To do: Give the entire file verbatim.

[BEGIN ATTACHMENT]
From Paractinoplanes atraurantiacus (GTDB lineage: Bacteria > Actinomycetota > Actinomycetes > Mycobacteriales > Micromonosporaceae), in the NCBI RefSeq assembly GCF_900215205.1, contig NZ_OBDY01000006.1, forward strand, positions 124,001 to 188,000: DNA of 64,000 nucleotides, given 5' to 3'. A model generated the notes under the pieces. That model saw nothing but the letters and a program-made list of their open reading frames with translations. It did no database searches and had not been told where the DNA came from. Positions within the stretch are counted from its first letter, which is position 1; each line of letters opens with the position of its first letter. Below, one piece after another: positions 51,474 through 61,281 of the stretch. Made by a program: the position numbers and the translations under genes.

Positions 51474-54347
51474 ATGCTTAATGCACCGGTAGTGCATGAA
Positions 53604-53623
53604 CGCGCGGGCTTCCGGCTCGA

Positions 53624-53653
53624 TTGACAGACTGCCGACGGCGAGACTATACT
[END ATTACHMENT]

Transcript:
From Paractinoplanes atraurantiacus (GTDB lineage: Bacteria > Actinomycetota > Actinomycetes > Mycobacteriales > Micromonosporaceae), in the NCBI RefSeq assembly GCF_900215205.1, contig NZ_OBDY01000006.1, forward strand, positions 124,001 to 188,000: DNA of 64,000 nucleotides, given 5' to 3'. A model generated the notes under the pieces. That model saw nothing but the letters and a program-made list of their open reading frames with translations. It did no database searches and had not been told where the DNA came from. Positions within the stretch are counted from its first letter, which is position 1; each line of letters opens with the position of its first letter. Below, one piece after another: positions 51,474 through 61,281 of the stretch. Made by a program: the position numbers and the translations under genes.

Positions 51474-54347
51474 ATGCTTAATGCACCGGTAGTGCATGAA
Positions 53604-53623
53604 CGCGCGGGCTTCCGGCTCGA

Positions 53624-53653
53624 TTGACAGACTGCCGACGGCGAGACTATACT